Fed Chair Calls For More Bank Bailouts

Federal Reserve Chairman Ben Bernanke says that the proposed economic stimulus could provide a significant boost to economic activity. But more bailouts of financial institutions may be needed to sustain any economic recovery from President-elect Barack Obama's plan to inject more than $700 billion into the economy.

Bernanke made his comments in a speech to London's School of Economics. He says that removing troubled assets from institutions' balance sheets, as the original bailout called for, may be needed to aid financial institutions' recovery. More banks and other financial firms will probably need more capital injections from the government, he adds, and guarantees of their debt would be backed in return for the government getting a bigger equity stake in the firms receiving money.

The Fed has taken other actions to stimulate the economy, including lowering the interest rate to near zero and putting more than $1 trillion into the economy through different types of lending programs. Bernanke dismissed concerns about the Fed's balance sheet. He says that some of the moves made by the Fed to increase lending would be quickly taken back once the markets stabilized to normal levels. Two areas that that will not return quickly are mortgage-backed securities purchases and the interest rate, which will remain near zero for an extended period of time.

Obama Calls for Remainder of TARP Funds

President-elect Barack Obama told Congress that dramatic action is needed and that the remaining bailout funds need to be put to work.

One of Obama's top advisors, Larry Summers, director-designate of the National Economic Council. outlined the president's priorities on how to use the balance of the TARP funds in a letter to top Congressional leaders.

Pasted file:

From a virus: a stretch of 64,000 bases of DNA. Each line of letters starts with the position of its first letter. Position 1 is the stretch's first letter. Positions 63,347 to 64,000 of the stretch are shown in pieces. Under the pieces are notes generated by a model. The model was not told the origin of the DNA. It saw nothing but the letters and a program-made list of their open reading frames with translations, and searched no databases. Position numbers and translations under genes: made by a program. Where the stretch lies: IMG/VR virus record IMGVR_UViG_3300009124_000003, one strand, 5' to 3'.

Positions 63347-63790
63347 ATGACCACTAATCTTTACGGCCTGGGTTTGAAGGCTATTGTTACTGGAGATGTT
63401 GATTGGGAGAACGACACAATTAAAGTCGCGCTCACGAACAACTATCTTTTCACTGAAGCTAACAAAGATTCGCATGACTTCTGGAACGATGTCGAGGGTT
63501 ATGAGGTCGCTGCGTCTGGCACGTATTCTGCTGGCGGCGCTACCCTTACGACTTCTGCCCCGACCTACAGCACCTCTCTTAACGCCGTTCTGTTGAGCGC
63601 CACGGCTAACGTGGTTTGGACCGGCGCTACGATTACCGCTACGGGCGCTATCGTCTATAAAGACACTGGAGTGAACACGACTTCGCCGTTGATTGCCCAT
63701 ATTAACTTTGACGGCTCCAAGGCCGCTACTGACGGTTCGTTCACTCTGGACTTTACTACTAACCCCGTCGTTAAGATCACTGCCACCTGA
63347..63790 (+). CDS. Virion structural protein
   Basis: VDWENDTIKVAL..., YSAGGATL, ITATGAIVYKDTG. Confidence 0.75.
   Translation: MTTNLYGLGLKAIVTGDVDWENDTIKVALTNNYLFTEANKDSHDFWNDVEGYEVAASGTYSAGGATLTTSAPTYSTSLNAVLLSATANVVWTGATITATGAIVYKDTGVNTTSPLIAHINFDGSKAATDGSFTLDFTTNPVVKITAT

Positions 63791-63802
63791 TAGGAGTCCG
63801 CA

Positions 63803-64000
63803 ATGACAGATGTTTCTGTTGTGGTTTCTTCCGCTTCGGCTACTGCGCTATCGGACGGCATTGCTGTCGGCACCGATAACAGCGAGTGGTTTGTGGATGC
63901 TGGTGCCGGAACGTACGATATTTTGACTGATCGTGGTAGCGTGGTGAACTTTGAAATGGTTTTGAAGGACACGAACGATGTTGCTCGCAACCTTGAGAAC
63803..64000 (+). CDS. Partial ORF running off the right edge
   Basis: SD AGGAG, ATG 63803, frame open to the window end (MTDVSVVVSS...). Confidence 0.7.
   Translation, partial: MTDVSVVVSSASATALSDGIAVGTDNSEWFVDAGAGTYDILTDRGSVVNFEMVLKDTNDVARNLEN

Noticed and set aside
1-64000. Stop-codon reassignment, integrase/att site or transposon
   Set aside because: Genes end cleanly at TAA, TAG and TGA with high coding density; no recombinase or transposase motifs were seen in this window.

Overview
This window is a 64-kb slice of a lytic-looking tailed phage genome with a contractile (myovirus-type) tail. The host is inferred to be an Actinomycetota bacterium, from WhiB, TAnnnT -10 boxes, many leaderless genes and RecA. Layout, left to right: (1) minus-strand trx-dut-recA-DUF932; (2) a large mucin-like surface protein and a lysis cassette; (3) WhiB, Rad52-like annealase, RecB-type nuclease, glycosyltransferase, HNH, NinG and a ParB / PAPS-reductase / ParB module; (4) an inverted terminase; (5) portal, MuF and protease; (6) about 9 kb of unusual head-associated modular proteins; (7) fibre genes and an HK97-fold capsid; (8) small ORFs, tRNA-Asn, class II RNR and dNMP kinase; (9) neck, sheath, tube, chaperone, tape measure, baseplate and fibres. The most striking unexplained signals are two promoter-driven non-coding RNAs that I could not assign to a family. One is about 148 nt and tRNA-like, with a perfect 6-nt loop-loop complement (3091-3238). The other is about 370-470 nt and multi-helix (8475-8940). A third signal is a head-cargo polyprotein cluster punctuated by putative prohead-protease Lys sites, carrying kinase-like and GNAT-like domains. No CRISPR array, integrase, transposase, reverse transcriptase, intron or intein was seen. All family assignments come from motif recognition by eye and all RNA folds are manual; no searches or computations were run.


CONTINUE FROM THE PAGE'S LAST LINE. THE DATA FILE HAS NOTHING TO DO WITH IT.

The letter says Obama's aims are to:

Use "our full arsenal of tools" to get credit flowing to consumers and businesses;
Reform the oversight of the TARP program and other responses to financial crisis;
Use "smart, aggressive policies" to reduce foreclosures;
Toughen conditions for recipients of bailout money; and
Try to attract private capital and speed the end of bailout plans.

Obama also notified President Bush on Monday that he plans to ask Congress to release the rest of the funds. There have been calls by Congressional leaders to review how the funds are spent, and calls for restrictions being placed on loan recipients, including executive compensation limits and accounting where the money is used. Calls for stricter use comes after the "few strings attached" lending of the first $350 billion by Treasury Secretary Henry Paulson has no process for tracking how the money is being used.

Reducing foreclosures will be the top priority that Congress will insist that the second half of the bailout is used for, say lawmakers. House Financial Services Chairman Barney Frank introduced a bill on Friday that promises $50 billion of foreclosure relief and toughens the requirements on banks getting bailout money.

US Could Lose 2 Million Jobs in 2009

The Conference Board reports there are no signs ahead showing the labor market will improve any time in 2009, saying the country could another 2 million more jobs in 2009 in the face of the 2.6 million jobs lost in 2008.

The Conference Board's Employment Trends Index fell 1.6 percent in December to 99.6. The report states the continued deterioration in the Employment Trends Index signals that no turnaround in the labor market is expected in the near future. The index has declined for 17 months in a row and has dropped 1.6 percent or more in the last six months.


About the Author

Linda McGlasson

Linda McGlasson

Managing Editor

Linda McGlasson is a seasoned writer and editor with 20 years of experience in writing for corporations, business publications and newspapers. She has worked in the Financial Services industry for more than 12 years. Most recently Linda headed information security awareness and training and the Computer Incident Response Team for Securities Industry Automation Corporation (SIAC), a subsidiary of the NYSE Group (NYX). As part of her role she developed infosec policy, developed new awareness testing and led the company's incident response team. In the last two years she's been involved with the Financial Services Information Sharing Analysis Center (FS-ISAC), editing its quarterly member newsletter and identifying speakers for member meetings.




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